This recipe yields 1600 grams of dough. This equates to two 800 gram loaves. More than enough bread for a week. If this is too much bread for you to handle, feel free to cut the recipe in half, but bear in mind that it may be harder to work with.

Onwards.

Ingredients –

  • Bread Flour: 970 grams (1835 ml (a little less than 3 cups))
  • *Do not use all purpose flour. Or, God forbid, cake flour or whole wheat flour.
  • Water: 600 grams (600 ml (about 2 & 1/4 cups plus two tablespoons))
  • Salt: 19 grams (16 ml (about 3 and 1/4 teaspoon))
  • Instant Yeast: 10 grams (16 ml (about 3 and 1/4 teaspoon))

That’s it. Nothing more is needed to achieve a very edible bread.

Method –
20170326_172017

Begin by weighing out each ingredient separately. Resist the urge to weigh everything into the same container. It is very easy to dump far more salt than you need into a batch of dough, and incredibly hard to pick out the excess salt accurately.

Combine all the ingredients in a large bowl. Mix it with a spatula or large spoon until you cannot mix it anymore. Dump the contents onto a clean, non-floured work surface, scraping every last bit out of the bowl that you can.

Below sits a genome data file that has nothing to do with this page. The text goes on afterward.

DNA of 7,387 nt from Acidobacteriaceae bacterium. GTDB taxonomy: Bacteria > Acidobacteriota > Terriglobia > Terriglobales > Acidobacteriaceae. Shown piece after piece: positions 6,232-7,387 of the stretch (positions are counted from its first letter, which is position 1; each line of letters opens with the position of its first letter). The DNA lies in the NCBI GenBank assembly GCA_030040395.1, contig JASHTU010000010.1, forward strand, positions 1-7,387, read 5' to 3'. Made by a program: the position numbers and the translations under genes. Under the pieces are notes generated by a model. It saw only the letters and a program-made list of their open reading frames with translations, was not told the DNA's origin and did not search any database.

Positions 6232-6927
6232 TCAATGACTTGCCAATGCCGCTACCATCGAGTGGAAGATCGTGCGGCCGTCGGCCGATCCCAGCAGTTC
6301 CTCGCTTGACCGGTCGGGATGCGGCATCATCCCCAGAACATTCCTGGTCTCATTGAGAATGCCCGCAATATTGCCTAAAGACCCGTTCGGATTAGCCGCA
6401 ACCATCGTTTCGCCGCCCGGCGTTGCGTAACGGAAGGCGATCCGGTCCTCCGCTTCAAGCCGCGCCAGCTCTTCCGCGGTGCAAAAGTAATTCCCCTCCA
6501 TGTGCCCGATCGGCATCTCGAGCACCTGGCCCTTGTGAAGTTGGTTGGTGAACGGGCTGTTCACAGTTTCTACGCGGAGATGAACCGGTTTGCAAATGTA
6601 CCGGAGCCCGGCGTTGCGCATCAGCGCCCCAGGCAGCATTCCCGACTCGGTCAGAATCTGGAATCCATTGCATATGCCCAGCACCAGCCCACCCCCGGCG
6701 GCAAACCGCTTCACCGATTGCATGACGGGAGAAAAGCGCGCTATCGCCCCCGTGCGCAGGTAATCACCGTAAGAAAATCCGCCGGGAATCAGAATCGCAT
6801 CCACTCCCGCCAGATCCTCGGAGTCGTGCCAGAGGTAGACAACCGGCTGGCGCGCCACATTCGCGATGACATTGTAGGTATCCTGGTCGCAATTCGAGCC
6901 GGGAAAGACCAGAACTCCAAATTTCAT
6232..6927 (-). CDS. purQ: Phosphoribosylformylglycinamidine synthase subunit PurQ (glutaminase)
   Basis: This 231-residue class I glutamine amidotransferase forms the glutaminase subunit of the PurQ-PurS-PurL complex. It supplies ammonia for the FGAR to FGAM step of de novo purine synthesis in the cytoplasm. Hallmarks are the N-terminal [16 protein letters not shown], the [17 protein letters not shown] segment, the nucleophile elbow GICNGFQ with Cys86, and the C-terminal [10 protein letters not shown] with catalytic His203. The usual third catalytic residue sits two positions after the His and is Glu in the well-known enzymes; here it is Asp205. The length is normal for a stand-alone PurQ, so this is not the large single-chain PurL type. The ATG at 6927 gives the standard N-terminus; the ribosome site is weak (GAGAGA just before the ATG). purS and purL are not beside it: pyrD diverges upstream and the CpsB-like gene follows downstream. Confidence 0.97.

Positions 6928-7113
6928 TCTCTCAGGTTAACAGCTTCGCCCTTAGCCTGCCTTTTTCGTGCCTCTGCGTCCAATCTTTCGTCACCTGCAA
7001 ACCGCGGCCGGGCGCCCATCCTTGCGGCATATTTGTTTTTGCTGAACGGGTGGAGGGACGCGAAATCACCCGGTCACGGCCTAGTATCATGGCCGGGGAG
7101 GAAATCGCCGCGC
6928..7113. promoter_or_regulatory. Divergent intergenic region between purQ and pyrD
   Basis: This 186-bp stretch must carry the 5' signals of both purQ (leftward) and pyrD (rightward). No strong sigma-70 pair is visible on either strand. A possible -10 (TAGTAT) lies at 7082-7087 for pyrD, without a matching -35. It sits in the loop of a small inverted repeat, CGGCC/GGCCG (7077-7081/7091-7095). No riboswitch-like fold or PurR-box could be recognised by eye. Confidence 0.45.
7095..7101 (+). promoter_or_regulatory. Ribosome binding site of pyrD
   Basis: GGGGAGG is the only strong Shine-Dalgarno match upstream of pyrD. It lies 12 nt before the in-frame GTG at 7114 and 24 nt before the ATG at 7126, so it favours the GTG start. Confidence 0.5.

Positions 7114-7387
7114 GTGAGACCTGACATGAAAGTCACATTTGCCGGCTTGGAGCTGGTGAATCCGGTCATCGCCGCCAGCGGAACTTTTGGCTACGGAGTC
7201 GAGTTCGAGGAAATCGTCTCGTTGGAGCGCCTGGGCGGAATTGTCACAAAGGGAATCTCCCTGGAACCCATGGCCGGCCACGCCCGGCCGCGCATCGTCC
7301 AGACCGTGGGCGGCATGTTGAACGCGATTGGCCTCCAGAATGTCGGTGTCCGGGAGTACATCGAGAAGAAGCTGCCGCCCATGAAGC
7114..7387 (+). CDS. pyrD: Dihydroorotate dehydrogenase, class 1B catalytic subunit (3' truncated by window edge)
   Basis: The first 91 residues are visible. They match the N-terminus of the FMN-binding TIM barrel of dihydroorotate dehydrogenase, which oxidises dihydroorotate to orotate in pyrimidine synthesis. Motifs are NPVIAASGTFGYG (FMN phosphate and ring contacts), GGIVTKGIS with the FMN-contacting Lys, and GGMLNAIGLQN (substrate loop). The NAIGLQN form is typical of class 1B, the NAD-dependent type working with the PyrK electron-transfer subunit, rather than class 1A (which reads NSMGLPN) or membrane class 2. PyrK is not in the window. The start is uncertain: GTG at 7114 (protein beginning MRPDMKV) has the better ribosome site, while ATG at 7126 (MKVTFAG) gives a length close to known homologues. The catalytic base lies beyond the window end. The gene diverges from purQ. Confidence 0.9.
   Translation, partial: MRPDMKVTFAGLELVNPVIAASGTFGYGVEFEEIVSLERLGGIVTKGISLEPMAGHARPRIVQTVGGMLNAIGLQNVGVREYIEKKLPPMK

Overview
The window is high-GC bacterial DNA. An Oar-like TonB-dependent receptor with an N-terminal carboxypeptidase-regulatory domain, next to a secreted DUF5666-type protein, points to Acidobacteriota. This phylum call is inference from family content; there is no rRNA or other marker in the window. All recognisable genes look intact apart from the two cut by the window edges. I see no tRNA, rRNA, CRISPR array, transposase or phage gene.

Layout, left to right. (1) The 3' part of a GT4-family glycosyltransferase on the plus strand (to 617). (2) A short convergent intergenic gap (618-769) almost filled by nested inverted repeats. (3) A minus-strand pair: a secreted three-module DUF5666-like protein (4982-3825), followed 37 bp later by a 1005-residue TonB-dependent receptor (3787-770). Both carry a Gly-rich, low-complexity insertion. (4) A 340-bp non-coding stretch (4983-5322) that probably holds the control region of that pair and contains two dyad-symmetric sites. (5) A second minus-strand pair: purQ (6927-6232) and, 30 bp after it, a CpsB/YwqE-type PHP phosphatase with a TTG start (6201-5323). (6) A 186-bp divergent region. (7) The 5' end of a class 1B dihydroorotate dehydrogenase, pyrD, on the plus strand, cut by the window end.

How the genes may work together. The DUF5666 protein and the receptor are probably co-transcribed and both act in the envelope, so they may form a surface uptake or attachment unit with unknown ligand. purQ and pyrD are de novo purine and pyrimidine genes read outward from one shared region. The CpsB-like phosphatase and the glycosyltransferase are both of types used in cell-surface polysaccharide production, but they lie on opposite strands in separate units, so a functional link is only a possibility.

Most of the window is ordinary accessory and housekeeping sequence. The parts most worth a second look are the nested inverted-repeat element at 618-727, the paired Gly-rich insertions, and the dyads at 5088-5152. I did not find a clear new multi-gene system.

Knead.

Then knead more.

Do not add anymore flour. If the dough is too sticky, just keep kneading. 600 grams of water will hydrate 970 grams of flour perfectly for this recipe. If you used a scale to measure out these ingredients and still believe that you need to add more flour, you are wrong. Just keep kneading. Scrape the counter from time to time as you go along with a dough-scraper or another flat edged tool.